And Coming Soon

Caesar: A senator of the Roman Empire discovers the monstrous nature of his friend and colleague.

Jeanette: A Depression-era speakeasy singer struggles to survive the hell of a tuberculosis sanatorium.

For more information on my novels and short stories, visit my author page.

A New Short Story

The next installment of my The Eyes of Mictlan Origins series is now available as a free ebook at Smashwords. Additional booksellers like Apple and B&N will have it soon. As with the other ebooks in the series, this short story is excerpted from my novel, The Eyes of Mictlan, though this version has been slightly modified from what appears in the novel in order to make the narrative stand on its own.

cover_xavier

Xavier is an ancient vampire who has wandered the world for over a thousand years in search of a talisman that will give him the power to rule the land of the dead. His quest has led him into the heart of the Aztec Empire as the right-hand man of Spanish conquistador Hernan Cortés. Now in the majestic capital city of Tenochtitlan, Xavier has finally discovered the talisman’s location, but to get his hands on it he must set in motion a chain of events that will lead to the destruction of the Aztec civilization.

Also Available

cover_dalton

Old West judge Dalton Freely awakes under a scorching desert sun in a pool of blood-soaked dirt, a noose around his neck, his arms bound behind his back. He turns his gaze upward to find the bodies of his wife and children hanging from a tree. Only then does he begin to recall the horror of the previous evening when a gang of outlaws murdered his family. On the verge of death himself, Dalton desperately drags his broken body back toward civilization, a single thought on his mind: revenge.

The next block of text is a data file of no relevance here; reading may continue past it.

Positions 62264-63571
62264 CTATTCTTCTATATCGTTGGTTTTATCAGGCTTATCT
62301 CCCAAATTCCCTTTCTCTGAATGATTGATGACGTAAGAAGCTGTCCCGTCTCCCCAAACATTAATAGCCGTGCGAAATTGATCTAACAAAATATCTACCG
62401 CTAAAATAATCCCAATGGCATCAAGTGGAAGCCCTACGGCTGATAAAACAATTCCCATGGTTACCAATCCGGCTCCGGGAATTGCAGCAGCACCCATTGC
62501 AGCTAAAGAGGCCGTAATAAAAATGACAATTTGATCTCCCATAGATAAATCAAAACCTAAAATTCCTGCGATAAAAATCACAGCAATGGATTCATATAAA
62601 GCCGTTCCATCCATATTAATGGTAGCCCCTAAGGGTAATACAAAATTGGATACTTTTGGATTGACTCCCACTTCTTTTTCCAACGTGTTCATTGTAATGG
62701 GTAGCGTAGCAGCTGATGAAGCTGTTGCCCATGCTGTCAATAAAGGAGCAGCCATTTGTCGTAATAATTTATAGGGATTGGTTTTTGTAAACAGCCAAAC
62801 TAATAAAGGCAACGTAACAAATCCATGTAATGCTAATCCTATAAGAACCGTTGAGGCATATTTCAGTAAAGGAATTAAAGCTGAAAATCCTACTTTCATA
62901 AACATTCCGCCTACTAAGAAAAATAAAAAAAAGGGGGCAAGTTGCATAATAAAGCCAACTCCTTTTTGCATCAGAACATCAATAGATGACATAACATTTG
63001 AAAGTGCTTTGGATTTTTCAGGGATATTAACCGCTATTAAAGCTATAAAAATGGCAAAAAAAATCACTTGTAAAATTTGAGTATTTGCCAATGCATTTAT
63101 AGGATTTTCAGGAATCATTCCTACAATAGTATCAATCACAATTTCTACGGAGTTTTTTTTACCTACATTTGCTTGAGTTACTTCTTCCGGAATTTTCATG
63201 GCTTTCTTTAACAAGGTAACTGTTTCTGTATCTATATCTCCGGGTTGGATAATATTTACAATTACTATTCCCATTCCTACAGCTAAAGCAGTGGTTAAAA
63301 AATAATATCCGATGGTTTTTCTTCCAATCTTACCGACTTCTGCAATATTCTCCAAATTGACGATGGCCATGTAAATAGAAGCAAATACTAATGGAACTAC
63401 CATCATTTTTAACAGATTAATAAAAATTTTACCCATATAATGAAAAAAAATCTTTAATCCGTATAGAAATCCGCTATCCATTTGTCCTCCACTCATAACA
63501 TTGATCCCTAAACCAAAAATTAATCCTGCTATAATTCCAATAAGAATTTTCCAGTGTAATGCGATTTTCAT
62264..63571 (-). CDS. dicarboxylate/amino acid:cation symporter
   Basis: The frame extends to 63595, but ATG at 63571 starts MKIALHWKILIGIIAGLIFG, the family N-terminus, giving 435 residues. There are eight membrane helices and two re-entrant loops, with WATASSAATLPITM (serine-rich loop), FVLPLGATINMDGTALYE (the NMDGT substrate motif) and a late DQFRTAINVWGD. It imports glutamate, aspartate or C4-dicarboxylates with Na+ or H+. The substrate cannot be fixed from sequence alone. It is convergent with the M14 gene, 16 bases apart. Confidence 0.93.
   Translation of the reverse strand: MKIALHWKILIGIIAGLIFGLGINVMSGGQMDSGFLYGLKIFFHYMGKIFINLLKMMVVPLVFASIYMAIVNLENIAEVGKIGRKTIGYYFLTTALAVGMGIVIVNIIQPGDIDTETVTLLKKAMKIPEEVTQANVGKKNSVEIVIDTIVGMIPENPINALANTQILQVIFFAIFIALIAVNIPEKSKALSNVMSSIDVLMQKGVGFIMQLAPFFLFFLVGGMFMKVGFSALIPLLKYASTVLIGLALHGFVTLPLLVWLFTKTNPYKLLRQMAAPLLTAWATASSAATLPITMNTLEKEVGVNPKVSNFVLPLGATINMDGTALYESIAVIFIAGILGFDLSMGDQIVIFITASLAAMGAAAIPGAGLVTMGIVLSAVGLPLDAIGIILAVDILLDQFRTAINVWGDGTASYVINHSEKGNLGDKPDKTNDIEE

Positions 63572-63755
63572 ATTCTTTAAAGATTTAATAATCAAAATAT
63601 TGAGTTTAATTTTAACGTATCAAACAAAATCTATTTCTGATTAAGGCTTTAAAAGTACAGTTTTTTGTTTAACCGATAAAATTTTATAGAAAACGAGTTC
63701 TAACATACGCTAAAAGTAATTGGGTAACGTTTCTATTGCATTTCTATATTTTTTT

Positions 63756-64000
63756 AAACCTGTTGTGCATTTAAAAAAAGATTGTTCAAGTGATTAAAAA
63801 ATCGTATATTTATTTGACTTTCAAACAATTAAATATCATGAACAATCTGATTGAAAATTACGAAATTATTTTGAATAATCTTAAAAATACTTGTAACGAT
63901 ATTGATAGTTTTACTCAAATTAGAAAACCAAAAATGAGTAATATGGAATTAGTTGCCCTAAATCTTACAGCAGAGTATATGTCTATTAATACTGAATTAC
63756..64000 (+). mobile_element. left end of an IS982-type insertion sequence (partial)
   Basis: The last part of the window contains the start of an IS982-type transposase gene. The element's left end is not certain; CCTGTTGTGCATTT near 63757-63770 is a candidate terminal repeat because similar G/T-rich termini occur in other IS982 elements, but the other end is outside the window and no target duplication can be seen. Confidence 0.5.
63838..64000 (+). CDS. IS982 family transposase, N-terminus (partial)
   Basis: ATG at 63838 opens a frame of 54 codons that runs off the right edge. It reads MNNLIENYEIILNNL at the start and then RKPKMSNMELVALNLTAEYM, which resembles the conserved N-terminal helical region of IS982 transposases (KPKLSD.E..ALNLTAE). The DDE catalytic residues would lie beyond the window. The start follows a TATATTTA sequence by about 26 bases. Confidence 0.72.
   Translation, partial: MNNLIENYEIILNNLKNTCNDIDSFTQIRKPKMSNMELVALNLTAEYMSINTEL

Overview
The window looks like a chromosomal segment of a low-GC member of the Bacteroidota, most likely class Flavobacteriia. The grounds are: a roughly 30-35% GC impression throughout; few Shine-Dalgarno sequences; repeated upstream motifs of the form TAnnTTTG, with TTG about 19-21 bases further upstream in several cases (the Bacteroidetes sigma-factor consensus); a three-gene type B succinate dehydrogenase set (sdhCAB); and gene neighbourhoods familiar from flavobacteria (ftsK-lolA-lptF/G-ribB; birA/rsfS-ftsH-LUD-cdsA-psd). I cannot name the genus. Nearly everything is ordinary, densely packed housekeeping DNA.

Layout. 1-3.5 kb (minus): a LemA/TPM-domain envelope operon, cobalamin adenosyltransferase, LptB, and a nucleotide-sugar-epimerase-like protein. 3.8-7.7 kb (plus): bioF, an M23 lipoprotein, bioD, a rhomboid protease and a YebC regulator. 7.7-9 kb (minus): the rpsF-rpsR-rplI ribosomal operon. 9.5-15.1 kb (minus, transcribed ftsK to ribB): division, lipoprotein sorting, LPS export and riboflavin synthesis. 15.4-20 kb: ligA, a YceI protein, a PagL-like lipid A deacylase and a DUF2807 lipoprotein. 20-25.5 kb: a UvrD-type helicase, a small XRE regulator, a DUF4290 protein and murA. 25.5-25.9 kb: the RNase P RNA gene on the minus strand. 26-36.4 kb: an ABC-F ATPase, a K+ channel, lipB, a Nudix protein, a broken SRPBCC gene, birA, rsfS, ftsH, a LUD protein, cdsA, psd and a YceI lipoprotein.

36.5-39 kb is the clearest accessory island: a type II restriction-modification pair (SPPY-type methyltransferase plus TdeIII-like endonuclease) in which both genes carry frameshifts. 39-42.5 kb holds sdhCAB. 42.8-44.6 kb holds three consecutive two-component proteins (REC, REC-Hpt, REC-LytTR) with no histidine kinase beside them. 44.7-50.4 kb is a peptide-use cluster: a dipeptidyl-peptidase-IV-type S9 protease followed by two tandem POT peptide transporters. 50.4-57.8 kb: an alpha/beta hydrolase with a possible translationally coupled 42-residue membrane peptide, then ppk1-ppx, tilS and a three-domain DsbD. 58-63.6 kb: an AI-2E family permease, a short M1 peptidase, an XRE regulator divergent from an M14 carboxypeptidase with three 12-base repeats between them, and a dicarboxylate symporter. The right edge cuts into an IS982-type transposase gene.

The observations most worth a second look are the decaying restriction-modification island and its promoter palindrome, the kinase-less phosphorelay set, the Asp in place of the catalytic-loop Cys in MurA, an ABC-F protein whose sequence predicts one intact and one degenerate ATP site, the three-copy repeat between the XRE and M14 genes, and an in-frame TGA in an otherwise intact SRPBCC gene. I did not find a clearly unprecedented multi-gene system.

And Coming Soon

Marina: A White Chapel prostitute takes extreme measures after Jack the Ripper murders her friend.

Caesar: A senator of the Roman Empire discovers the monstrous nature of his friend and colleague.

Jeanette: A Depression-era speakeasy singer struggles to survive the hell of a tuberculosis sanatorium.

For more information on my novels and short stories, visit my author page.

Introducing My New “Origins” Series

I have a launched a new eBook series called The Eyes of Mictlan Origins, a collection of free short stories excerpted from my novel, The Eyes of Mictlan. All of the stories will be available as free eBooks from Smashwords and other booksellers.

I have also launched a new page on my author site dedicated to the series. The first story, Dalton, is available now. Read below for a synopsis.


cover_dalton

Old West judge Dalton awakes under a scorching desert sun in a pool of blood-soaked dirt, a noose around his neck, his arms bound behind his back. He turns his gaze upward to find the bodies of his wife and children hanging from a tree. Only then does he begin to recall the horror of the previous evening when a gang of outlaws murdered his family. On the verge of death himself, Dalton desperately drags his broken body back toward civilization, a single thought on his mind: revenge.